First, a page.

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Zombivli Movie Review

by rameshe

Critic’s Rating : 3.0 / 5

Zombivli Movie Review : Zombie apocalypse with a dash of humour

Who doesn’t love a zombie film? There have been innumerable zombie apocalypse films in the west and the genre has a loyal fan following, almost as much as slasher films. In India, Go Goa Gone experimented with the undead and brought zombies on the celluloid in recent times. But films in the genre are just a handful (Goa Goa Gone, Rise of The Zombie and Miruthan to name a few). Adding to that list is Aditya Sarpotdar’s directorial, which brings the outbreak closer home, in Dombivali, and what you get is Marathi cinema’s first zombie apocalypse film, aptly titled Zombivli.

Director Aditya Sarpotdar’s ambitious project deserves full marks for its concept. The story unfolds in Dombivali, highlighting the rich-poor divide by juxtaposing a high rise residential tower with a slum in its vicinity. So there’s a social angle attached to the story by Mahesh Iyer, which prevents this film from going into the mindless, zombie-attack zone which quite a few Hollywood projects have. There’s balance here. There’s also a genuine reason behind the outbreak and you almost feel for the zombies when the reason comes forth.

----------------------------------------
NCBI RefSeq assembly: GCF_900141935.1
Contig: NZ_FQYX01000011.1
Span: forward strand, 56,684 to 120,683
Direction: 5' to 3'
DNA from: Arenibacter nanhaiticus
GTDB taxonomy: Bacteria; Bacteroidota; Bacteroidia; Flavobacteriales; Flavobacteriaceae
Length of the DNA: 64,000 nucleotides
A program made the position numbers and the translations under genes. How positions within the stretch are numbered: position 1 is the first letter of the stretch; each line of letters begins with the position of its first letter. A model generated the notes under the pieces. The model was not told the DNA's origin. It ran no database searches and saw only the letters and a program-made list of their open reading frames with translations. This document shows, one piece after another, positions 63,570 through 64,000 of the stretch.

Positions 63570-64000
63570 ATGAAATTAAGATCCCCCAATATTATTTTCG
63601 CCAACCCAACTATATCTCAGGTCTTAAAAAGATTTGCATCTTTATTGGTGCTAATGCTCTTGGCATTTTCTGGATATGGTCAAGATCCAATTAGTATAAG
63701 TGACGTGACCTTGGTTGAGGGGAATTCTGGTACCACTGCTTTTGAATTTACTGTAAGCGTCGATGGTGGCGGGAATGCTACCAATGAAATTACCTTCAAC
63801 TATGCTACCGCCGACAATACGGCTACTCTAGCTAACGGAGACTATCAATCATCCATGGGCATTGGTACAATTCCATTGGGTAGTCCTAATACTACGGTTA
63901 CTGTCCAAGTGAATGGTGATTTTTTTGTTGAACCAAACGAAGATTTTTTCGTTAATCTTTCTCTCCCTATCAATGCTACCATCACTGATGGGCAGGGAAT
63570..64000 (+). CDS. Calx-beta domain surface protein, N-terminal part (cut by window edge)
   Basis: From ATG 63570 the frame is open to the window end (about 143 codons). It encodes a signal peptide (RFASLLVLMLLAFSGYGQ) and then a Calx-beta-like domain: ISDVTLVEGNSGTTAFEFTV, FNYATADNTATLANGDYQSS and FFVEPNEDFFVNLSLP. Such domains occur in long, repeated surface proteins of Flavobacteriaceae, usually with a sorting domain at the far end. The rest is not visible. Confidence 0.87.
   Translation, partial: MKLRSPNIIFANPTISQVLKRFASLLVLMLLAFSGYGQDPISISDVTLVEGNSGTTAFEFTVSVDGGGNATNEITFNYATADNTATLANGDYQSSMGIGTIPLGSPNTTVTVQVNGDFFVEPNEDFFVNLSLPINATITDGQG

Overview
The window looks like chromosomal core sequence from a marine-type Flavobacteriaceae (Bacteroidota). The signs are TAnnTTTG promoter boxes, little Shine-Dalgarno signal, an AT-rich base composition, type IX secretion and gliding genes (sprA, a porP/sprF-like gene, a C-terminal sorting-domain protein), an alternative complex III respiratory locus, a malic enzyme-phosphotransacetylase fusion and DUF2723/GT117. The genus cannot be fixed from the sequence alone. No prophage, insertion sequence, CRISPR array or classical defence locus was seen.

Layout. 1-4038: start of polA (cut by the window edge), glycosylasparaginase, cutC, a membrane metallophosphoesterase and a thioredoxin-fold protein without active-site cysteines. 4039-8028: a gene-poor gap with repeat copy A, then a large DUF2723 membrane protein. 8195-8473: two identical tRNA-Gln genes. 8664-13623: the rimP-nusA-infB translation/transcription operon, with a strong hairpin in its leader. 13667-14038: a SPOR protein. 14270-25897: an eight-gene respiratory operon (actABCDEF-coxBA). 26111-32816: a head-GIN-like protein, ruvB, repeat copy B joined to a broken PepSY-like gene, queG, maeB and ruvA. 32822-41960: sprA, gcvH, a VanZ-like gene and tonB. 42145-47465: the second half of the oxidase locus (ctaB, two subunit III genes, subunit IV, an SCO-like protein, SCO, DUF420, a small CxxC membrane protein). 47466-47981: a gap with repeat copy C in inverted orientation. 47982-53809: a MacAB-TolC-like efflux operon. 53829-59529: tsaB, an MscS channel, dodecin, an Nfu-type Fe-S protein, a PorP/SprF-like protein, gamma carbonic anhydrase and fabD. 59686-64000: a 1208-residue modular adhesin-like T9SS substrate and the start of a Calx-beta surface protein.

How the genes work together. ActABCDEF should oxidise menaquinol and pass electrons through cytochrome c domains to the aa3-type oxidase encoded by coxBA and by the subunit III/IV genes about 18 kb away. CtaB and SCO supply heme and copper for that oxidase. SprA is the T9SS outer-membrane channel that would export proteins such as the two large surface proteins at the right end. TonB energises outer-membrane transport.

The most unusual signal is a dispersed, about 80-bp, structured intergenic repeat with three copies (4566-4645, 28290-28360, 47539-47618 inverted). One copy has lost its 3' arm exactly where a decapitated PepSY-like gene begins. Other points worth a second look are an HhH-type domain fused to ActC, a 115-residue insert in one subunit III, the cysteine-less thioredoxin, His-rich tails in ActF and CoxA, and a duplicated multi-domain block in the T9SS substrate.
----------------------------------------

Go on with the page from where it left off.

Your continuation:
A film in this genre relies a lot on VFX and prosthetics, and Zombivli scores on that front by making the zombies look scary and believable. The background score is equally good, conveying the gravity of each scene well.

As for performances, the film unites three young guns – Amey Wagh, Vaidehi Parshurami and Lalit Prabhakar – and that itself does half the trick given the target audience that Zombivli is aimed at. That said, the three actors give it their best shot. Amey as Sudhir is convincing as the generally timid engineer who steps up when a challenge presents itself. Vaidehi looks the part and is honest in her portrayal of Seema, Sudhir’s wife, but there was scope for her to do better. The standout star in this trio is definitely Lalit, as the honest but brash Vishwas who has a ‘right hand’ that’s out of his control. Trupti Khamkar has a brief role but shines.

The film begins on a high note and picks steam soon. However, midway, it loses steam and becomes a drag-fest before picking up pace again during the climax. Also, a key plot point is revealed early on, making Zombivli predictable. All this affects the overall impact of the film, but doesn’t take away from the fact that this is a welcome experiment for Marathi cinema.

Long story short, if you are a fan of the ‘undead’ genre, and love a dash of comedy in it, Zombivli should be on your watch-list. Watch it for the performances and story.

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